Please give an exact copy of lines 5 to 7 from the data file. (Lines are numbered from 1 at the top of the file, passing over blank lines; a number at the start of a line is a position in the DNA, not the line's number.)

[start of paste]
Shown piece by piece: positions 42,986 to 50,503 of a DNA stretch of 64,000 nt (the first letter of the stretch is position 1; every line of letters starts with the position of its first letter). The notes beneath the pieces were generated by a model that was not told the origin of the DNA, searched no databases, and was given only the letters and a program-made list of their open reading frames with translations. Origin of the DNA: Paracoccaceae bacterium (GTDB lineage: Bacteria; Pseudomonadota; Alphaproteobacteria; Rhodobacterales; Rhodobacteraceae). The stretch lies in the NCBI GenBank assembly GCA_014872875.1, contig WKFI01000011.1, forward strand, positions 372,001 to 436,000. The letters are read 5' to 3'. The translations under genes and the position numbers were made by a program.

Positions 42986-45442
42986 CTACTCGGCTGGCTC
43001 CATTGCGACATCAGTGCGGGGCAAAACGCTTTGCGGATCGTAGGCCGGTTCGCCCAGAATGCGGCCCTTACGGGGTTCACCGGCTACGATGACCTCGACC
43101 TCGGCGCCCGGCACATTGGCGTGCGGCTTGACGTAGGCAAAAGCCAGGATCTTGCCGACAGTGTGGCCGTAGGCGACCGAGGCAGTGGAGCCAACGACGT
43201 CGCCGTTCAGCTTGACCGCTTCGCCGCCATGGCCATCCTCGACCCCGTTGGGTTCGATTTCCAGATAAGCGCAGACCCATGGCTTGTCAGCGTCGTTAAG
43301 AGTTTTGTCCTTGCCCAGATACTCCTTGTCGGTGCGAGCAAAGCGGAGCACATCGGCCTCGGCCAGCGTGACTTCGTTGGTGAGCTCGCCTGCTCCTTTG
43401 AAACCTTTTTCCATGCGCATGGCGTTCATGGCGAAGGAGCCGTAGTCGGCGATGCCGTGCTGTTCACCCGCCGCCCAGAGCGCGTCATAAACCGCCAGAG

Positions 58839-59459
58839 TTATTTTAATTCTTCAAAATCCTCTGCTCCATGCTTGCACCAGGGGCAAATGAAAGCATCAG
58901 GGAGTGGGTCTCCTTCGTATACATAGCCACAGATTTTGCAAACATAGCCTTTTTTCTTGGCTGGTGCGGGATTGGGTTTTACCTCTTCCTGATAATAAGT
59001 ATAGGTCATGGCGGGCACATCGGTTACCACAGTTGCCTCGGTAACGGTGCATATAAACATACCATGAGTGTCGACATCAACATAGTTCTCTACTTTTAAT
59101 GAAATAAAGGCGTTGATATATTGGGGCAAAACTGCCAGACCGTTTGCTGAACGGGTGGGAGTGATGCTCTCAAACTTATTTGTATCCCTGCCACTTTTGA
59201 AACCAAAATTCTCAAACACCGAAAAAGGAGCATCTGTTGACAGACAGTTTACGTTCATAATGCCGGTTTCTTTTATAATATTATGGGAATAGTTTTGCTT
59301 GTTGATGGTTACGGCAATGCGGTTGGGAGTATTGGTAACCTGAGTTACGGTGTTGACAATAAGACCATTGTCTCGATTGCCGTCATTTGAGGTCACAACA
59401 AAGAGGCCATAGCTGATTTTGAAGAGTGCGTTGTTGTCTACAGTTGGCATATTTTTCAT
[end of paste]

43101 TCGGCGCCCGGCACATTGGCGTGCGGCTTGACGTAGGCAAAAGCCAGGATCTTGCCGACAGTGTGGCCGTAGGCGACCGAGGCAGTGGAGCCAACGACGT
43201 CGCCGTTCAGCTTGACCGCTTCGCCGCCATGGCCATCCTCGACCCCGTTGGGTTCGATTTCCAGATAAGCGCAGACCCATGGCTTGTCAGCGTCGTTAAG
43301 AGTTTTGTCCTTGCCCAGATACTCCTTGTCGGTGCGAGCAAAGCGGAGCACATCGGCCTCGGCCAGCGTGACTTCGTTGGTGAGCTCGCCTGCTCCTTTG